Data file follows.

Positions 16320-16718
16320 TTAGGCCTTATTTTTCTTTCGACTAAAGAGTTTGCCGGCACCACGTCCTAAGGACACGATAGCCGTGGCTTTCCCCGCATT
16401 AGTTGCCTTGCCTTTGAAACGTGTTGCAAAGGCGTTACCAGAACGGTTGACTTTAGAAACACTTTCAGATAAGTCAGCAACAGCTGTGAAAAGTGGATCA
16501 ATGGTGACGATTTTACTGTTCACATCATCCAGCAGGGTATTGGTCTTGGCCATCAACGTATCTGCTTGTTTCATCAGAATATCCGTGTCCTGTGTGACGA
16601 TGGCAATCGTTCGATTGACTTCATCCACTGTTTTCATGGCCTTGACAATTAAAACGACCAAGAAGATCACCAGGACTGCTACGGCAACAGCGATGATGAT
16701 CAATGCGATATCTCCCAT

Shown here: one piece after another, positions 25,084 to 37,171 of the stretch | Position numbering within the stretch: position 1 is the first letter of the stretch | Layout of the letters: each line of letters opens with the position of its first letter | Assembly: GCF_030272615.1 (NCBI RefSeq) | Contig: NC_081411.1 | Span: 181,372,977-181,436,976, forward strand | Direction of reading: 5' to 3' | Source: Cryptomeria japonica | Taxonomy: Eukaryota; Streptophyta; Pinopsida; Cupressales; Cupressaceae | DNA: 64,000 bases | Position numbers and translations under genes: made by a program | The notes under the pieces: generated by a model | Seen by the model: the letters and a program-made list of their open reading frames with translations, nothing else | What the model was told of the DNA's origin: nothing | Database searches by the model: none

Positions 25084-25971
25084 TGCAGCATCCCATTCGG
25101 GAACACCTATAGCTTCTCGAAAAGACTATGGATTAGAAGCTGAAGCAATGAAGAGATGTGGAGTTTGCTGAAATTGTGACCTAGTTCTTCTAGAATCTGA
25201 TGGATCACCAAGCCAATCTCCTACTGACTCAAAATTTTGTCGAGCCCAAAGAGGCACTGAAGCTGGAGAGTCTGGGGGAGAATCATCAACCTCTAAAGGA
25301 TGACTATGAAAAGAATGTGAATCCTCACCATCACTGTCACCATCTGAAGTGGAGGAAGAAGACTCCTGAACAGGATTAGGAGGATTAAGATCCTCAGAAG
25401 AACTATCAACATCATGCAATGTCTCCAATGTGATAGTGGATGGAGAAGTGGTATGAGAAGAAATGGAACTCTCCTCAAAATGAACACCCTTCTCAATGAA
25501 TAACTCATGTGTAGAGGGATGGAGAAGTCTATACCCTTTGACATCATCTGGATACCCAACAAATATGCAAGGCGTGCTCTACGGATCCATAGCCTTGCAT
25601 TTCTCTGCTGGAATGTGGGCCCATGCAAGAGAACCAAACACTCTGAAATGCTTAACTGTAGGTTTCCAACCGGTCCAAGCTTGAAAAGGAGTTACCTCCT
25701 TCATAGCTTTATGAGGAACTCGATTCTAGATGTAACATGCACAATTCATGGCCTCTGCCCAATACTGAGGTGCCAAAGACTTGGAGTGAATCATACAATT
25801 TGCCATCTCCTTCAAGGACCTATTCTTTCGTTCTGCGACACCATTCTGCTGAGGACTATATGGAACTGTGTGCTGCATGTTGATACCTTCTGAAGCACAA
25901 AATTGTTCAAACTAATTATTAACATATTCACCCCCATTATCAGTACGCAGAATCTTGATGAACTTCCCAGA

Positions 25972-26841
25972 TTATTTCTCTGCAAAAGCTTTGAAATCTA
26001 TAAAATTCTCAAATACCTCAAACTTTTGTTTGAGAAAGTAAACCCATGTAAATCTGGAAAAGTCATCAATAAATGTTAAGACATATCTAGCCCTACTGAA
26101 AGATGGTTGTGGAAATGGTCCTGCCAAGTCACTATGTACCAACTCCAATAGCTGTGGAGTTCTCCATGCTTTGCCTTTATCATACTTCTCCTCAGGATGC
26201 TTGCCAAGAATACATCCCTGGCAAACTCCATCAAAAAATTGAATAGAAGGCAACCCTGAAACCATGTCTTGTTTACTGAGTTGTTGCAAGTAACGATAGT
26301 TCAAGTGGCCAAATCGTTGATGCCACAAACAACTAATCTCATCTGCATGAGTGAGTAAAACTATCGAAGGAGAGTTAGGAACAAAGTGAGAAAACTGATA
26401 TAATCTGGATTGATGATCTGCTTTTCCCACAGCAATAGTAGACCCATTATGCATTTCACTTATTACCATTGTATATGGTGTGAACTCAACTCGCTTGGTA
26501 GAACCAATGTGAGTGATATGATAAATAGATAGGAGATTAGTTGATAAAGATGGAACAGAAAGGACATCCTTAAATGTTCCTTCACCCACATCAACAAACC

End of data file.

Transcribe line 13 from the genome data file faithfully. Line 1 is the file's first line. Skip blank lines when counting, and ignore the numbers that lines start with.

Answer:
25401 AACTATCAACATCATGCAATGTCTCCAATGTGATAGTGGATGGAGAAGTGGTATGAGAAGAAATGGAACTCTCCTCAAAATGAACACCCTTCTCAATGAA